Jennifer Gass, MD, chief of surgery at Women & Infants Hospital of Rhode Island and a breast surgeon with the Breast Health Center in the hospital's Program in Women's Oncology, recently completed a one-month sabbatical in Paris with the world-renowned breast surgeon Krishna B. Clough, MD, medical director of the Paris Breast Center.
The sabbatical is key to making the novel surgical technique available to breast cancer patients through Women & Infants, which is the first facility in New England using this new approach to breast and cosmetic preservation.
Dr. Gass traveled to Paris to gain hands-on experience with Dr. Clough, who has been a pioneer in the field of oncoplastic surgery, a surgical approach that combines the best techniques from plastic surgery with oncologic surgery to remove breast cancer. The oncoplastic approach helps the breast surgeon reshape the remaining breast, either by redistributing the volume lost when the cancer is removed through the remaining breast, or by using other tissue to refill the space. The end result is a cancer-free breast that looks natural.
Dr. Clough, who trained in the United States and France, was chief of the Department of General and Breast Surgery at the Curie Institute when he resigned in 2005 to found the Paris Breast Center, the first facility in France dedicated to breast surgery and breast cancer.
Continuing his research, Dr. Clough and a small group of European surgeons created the concept of oncoplastic surgery. At the Paris Breast Center, oncoplastic surgery was fully integrated as a multidisciplinary treatment and is now considered one of the main recent advances in breast cancer surgery.
"Many women with breast cancer know they need to have surgery to remove the disease but they are afraid of looking disfigured after surgery," explained Dr. Gass, who is also who is also director of the Breast Fellowship at Women & Infants and an assistant professor of surgery at The Warren Alpert Medical School of Brown University. "Oncoplastic surgery includes tailoring the excision to minimize distortion, ultimately yielding a breast of optimal size and shape."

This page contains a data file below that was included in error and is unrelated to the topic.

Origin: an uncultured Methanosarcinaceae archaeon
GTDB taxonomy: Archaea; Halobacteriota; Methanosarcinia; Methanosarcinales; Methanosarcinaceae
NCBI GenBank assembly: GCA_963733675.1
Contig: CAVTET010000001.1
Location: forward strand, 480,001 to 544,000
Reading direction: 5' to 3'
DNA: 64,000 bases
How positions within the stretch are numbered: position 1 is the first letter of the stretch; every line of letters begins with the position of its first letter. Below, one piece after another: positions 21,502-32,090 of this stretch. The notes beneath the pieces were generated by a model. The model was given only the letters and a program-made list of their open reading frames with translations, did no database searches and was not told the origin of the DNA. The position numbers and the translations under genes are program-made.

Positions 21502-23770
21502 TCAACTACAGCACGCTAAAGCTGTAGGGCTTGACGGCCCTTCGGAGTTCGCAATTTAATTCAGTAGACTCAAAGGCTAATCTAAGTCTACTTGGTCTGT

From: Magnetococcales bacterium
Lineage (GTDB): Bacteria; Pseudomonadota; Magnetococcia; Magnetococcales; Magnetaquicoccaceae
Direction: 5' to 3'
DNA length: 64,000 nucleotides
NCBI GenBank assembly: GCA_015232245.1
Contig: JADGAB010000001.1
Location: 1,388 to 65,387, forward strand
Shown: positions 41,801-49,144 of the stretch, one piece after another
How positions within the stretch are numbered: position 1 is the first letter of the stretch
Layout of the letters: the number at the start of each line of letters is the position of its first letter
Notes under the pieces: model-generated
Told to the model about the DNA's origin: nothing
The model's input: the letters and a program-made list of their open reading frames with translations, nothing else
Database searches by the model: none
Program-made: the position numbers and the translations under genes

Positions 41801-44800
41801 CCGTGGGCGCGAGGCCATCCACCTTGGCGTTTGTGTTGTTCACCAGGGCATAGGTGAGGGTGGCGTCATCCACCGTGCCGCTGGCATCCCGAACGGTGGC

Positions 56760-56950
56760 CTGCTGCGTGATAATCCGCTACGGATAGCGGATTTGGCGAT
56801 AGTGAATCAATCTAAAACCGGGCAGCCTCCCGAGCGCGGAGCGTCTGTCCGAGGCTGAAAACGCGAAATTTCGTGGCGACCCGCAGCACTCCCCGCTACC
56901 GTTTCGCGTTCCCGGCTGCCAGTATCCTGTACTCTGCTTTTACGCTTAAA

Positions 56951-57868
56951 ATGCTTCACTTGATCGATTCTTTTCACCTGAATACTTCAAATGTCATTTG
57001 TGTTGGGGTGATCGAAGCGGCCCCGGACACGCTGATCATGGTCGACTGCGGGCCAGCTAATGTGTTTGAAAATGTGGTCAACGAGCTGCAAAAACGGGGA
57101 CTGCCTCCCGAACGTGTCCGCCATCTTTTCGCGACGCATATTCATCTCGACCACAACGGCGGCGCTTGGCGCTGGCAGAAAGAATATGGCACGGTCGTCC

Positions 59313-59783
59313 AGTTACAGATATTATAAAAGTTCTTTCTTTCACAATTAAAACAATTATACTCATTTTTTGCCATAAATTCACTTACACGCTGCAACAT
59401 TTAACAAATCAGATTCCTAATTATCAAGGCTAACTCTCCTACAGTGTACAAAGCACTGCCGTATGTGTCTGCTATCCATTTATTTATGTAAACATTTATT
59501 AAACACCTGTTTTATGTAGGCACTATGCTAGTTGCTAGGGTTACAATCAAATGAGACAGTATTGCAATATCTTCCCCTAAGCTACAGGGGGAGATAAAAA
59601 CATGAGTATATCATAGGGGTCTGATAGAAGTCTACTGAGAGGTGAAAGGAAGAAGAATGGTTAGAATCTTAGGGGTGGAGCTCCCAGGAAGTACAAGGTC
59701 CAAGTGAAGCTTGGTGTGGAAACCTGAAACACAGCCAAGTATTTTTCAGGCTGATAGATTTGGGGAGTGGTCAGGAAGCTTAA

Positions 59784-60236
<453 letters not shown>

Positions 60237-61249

Furthermore, the oncoplastic approach considers pre-existing breast diagnoses, as the surgeons plan to remove the cancer. A woman, therefore, may have ptosis (sagging breasts), macromastia (very large breasts) or asymmetry (breasts that are uneven in size) before her breast cancer diagnosis. The underlying condition, along with the cancer diagnosis, are addressed in surgery.
"The patient, at completion of therapy, has not only had treatment for her cancer but the underlying condition as well," Dr. Gass noted. "She can be more confident in her self-image."
The oncoplastic approach to breast surgery has greatly advanced the field from the traditional mastectomy to nipple sparing mastectomy. While mastectomy has been paired with immediate reconstruction in the past, women had to undergo additional surgery to achieve the final result. Now, with the preservation of the nipple areola complex, a truly one-staged immediate reconstruction is a reality. Oncoplastic surgeons use breast reduction techniques to contour the breast to have a smaller but rounder, more uplifted appearance. The unaffected breast is often exposed during the procedure to ensure the results are visually symmetrical. The unaffected breast may also undergo a procedure to create symmetry in some cases.
"Overall, the goal of oncoplastic surgery is to improve the patient's journey through survivorship," Gass said. "We want women to look at themselves with the pride they deserve, rather than looking at a scar as if it were a badge of courage."
In addition to bringing these new procedures to Women & Infants, Dr. Gass will also be teaching them to the breast cancer fellows who study at the hospital, the only facility in New England to offer such a prestigious educational opportunity.